Panoramic View of the Past

History Through the Wide Lens

If a picture is worth a thousand words, then a panoramic must be worth a million..........

Photography is a visual record of history and culture. Photos bring time and place alive allowing individual emotional connection to the small glimpse of the period in which they were taken. Historians often use photographs to support their theories or explore new perspectives. But the value of the photo goes beyond mere historical proofs, it is the ability to preserve cultural heritage by simply displaying it.

Photography’s long existence and its unique ability to freeze time and communicate emotion through an honest capture of the beauty and flaws of the world make it an excellent medium to study history. After all, what one person sees and finds important will not always be the same to the next individual.

Panoramic photos, according to the History of Panoramic Photography, by the Library of Congress was a natural progression of photography following the creation of normal photography. What actually is a panoramic photo? As a simple explanation, and in no means to disrespect a greater art form, it all has to do with aspect ratio. A typical photograph has a maximum ratio of 2 to 1, for example a 3 by 5 photo ratio is 1.6 to 1. For a photo to be panoramic the length of the photo must be 3, 4, 6, or 7 times longer than the height, 12 inch by 36 inch are common examples in the Park Archive, but there are plenty of other aspect ratios that can be found in panoramas. Besides just aspect ratios a panoramic photo just contains more than a normal photo simply because it is created differently.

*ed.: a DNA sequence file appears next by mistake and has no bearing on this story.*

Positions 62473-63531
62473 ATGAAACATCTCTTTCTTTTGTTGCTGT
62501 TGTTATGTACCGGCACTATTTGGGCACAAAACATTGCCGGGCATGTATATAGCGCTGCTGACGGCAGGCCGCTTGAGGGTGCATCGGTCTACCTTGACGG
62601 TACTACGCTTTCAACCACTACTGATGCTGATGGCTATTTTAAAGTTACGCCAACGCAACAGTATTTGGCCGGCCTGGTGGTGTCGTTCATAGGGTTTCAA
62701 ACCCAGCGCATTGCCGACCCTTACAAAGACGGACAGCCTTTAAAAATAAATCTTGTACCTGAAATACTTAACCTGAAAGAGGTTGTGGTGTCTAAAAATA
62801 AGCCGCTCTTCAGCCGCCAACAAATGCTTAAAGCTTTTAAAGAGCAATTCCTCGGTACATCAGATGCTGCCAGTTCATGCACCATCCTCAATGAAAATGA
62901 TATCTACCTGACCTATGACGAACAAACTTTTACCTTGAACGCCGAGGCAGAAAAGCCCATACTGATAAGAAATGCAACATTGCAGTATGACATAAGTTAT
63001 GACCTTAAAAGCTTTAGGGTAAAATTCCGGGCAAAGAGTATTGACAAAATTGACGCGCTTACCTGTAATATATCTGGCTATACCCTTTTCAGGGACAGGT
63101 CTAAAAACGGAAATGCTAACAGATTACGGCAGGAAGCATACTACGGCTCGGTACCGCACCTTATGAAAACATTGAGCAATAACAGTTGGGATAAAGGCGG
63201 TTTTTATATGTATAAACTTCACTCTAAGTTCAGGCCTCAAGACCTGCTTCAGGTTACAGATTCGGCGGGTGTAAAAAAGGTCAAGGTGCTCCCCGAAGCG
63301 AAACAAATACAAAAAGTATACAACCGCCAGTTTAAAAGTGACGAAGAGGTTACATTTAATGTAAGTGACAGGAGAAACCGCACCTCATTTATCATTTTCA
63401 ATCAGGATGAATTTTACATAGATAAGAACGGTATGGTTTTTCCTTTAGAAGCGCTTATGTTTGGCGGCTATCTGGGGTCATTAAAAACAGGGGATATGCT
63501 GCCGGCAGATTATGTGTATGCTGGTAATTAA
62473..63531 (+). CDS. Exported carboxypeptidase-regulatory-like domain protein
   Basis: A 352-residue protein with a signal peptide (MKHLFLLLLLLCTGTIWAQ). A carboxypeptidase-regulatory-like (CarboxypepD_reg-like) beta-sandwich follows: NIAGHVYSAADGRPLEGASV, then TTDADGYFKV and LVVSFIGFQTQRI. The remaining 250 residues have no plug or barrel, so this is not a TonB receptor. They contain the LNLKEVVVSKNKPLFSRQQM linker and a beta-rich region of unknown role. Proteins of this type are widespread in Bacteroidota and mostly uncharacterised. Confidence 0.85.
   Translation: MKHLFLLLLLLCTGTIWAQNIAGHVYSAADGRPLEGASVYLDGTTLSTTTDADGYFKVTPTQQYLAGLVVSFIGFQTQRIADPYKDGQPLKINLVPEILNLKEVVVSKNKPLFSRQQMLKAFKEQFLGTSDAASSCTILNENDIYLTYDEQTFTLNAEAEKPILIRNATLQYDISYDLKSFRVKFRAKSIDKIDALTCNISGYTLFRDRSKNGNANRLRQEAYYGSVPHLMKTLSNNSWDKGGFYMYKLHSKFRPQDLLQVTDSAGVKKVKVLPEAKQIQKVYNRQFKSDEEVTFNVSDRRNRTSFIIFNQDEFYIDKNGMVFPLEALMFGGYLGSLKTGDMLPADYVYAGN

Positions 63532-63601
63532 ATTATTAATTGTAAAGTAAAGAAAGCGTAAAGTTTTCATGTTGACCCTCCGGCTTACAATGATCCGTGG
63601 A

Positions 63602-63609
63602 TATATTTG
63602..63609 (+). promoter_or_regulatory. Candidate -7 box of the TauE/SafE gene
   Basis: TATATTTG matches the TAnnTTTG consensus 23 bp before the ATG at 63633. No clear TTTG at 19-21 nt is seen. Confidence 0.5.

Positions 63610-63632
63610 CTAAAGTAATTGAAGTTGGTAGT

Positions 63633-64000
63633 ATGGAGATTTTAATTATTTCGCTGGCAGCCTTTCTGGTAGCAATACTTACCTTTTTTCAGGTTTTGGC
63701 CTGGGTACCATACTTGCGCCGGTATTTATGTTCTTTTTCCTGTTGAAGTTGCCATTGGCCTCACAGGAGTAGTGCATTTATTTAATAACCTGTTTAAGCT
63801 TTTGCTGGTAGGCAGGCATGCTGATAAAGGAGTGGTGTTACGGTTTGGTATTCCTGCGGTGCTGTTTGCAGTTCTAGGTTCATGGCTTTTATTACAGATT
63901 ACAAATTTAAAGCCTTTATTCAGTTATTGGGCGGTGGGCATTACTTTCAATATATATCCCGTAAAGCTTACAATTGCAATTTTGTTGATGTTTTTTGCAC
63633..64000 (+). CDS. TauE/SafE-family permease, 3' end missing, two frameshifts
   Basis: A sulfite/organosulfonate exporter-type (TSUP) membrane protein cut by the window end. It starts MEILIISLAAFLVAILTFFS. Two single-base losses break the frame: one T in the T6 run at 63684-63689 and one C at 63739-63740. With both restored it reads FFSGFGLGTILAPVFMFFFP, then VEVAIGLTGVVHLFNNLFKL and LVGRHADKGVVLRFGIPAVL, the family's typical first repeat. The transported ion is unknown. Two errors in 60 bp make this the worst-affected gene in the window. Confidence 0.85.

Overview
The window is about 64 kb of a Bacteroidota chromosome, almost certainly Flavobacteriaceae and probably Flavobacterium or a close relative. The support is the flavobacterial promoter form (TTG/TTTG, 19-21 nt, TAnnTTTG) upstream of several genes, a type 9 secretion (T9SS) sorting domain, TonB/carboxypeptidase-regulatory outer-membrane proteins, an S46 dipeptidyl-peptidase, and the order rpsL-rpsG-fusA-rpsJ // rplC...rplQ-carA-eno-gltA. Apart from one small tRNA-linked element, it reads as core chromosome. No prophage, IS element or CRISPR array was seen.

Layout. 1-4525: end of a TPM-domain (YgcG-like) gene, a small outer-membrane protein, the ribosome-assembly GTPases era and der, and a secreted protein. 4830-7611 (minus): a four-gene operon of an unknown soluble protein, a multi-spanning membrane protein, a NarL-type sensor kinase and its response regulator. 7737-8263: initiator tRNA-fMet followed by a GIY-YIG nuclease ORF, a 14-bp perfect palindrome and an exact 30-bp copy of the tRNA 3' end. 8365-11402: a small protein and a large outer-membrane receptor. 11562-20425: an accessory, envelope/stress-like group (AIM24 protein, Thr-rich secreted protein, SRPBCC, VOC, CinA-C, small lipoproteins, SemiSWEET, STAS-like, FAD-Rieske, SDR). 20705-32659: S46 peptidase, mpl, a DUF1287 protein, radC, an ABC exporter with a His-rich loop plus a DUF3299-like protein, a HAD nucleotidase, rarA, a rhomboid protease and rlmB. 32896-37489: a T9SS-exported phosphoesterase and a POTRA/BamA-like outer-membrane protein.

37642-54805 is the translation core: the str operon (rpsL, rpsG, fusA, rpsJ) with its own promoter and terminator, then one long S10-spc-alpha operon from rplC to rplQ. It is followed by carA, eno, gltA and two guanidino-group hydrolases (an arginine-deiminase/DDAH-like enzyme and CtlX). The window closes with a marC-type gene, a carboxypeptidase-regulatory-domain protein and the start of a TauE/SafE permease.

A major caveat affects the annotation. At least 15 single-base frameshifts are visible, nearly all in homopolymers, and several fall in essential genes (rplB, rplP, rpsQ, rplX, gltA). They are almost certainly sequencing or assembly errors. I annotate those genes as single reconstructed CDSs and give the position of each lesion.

Is there a stronger context when more of an image is available? Does it feel like more of that day and place are seen?

44th infantry supply corp taken in 1920 outside of brick barracks possibly montgomery street barracks in the presidio of San Francisco
44th infantry taken outside the Montgomery Barracks in the Presidio of San Francisco

Golden Gate NRA, Park Archives, Sam Llewellyn Scovel 44th Infantry Regiment Photographs, GOGA 36953


People From the Past

Is anyone smiling?

As photography became more prevalent and moved away from just landscapes, it became apparent that people wanted photos of humanity. The photographic process at that period took a long time to complete. Was it difficult to smile for that long? Some backgrounds have blurs that resemble people, could it be that since the process cost so much people barely moved? When looking at these photos of troops it is important to realize a photograph is often only surface deep and there may be a backstory and future that cannot be known.

The albums below are separated by something distinct, often it is the only thing easily identified; perhaps it is the background, a specific unit, or maybe by the family who donated the photo. The photos are full of faces frozen in time, evoking the idea ofmosquito trapped in amber. Do these photos help tell a story or raise more questions?